They will be looking to create a 501c3. The Sustainability Consortium is a non-profit and the money comes in through the university foundation.

What do supply chain professionals need to know about measuring and reporting on sustainability?


One of the major things that the Sustainability Consortium is calling the 'Sustainability Measurement and Reporting System” or SMRS is about measuring and recording products and services. The most comprehensive way to do that today, if you were to take the most state of the art science which exists out there today, is done by something called Life Cycle Assessment (LCA).


LCAs can be a lengthy and costly process to take on. A typical LCA of a laptop might take you a minimum of 1 to 2 years. You look at all stages of the product, from conception and design phase, right through to the manufacturing, packaging, and distribution. You are also looking at the use phase. Then you are looking at the end of life phase. In an ideal scenario you would be implementing processes from cradle to cradle – looking at how you can build products into one another again.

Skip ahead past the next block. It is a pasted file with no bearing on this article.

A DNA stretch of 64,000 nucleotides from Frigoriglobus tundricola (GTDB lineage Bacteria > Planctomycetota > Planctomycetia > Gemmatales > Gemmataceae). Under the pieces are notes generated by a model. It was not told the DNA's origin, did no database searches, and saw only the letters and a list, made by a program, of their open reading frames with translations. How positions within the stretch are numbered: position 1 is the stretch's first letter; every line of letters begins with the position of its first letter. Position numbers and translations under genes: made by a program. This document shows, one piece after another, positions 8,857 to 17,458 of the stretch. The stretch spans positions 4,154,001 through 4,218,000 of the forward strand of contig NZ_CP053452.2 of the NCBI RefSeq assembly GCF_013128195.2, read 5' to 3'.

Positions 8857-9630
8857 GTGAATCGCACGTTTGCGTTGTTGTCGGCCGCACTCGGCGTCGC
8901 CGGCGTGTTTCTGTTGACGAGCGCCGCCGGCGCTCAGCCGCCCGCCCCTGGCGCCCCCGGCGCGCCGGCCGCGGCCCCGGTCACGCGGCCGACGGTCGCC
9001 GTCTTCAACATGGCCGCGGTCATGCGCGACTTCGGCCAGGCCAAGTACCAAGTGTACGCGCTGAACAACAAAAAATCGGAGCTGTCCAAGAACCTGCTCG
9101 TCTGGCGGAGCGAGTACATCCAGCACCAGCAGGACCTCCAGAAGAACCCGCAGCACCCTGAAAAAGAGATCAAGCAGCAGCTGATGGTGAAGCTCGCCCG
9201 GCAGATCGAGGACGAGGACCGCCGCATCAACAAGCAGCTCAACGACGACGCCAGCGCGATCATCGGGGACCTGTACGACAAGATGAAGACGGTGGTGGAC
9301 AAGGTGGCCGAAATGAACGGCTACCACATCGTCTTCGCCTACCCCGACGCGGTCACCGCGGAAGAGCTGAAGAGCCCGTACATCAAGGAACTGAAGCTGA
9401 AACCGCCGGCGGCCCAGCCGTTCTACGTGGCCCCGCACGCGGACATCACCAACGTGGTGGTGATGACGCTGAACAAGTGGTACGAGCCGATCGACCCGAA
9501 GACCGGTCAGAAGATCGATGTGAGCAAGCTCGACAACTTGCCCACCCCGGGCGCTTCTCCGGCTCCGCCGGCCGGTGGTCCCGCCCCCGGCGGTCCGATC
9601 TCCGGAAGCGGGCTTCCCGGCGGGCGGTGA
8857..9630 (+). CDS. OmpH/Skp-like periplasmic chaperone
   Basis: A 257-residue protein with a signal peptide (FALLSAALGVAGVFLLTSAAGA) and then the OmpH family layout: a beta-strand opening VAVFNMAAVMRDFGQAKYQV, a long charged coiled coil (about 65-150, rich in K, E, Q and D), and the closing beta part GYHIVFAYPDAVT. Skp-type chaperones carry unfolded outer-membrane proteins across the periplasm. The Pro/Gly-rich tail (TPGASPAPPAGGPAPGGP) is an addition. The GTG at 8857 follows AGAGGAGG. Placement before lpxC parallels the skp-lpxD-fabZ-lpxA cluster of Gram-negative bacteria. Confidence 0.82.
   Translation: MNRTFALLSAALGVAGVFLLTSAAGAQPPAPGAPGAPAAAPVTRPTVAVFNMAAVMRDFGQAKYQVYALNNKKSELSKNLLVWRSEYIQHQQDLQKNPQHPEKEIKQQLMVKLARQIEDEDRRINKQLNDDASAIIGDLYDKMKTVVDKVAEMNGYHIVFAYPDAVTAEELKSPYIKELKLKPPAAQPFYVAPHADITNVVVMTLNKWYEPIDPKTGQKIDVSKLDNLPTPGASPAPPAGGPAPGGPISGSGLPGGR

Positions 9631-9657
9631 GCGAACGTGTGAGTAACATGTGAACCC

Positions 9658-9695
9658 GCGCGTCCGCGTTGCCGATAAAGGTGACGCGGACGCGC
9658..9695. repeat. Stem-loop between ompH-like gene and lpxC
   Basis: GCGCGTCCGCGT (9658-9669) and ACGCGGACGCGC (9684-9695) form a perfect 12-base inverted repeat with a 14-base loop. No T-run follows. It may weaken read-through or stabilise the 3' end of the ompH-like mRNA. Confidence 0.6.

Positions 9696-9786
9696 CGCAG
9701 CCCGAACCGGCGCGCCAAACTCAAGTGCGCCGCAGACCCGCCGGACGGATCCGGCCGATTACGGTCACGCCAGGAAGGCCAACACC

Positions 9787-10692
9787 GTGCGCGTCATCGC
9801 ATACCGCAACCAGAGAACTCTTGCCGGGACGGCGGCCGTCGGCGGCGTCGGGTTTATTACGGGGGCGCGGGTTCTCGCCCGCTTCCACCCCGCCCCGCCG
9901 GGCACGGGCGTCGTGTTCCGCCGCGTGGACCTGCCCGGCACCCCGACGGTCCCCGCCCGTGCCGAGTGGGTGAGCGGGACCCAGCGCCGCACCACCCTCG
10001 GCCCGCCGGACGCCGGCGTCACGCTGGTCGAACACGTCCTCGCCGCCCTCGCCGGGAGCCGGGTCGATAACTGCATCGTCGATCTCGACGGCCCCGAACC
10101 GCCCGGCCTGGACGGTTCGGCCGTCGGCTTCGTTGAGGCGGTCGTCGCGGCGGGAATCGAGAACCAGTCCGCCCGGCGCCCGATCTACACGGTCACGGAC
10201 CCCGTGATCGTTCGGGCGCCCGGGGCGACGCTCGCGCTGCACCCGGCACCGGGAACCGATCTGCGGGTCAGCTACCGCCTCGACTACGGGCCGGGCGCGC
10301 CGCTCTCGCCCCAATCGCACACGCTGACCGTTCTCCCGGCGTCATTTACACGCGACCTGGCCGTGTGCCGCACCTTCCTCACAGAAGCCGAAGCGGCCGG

What needs to be known about this is that it is still in various stages of evolution. The end of life stages are still being studied pretty extensively for quite a bit of product. We are not as advanced as we can be in some of science. We can be more advanced in terms of toxicity. A lot of the toxicity today is based in risk management approaches.


We have government entities and environmental groups coming up and saying we need to look more concretely or specifically at hazards and every potential carcinogen and the toxicity of every product. They are addressing things like social, all of the human rights, discrimination, fair wages, and how look at it in a scientific way so that we can have broad impacts across a whole region. For example, when we know the wages are below minimum wage in a certain area.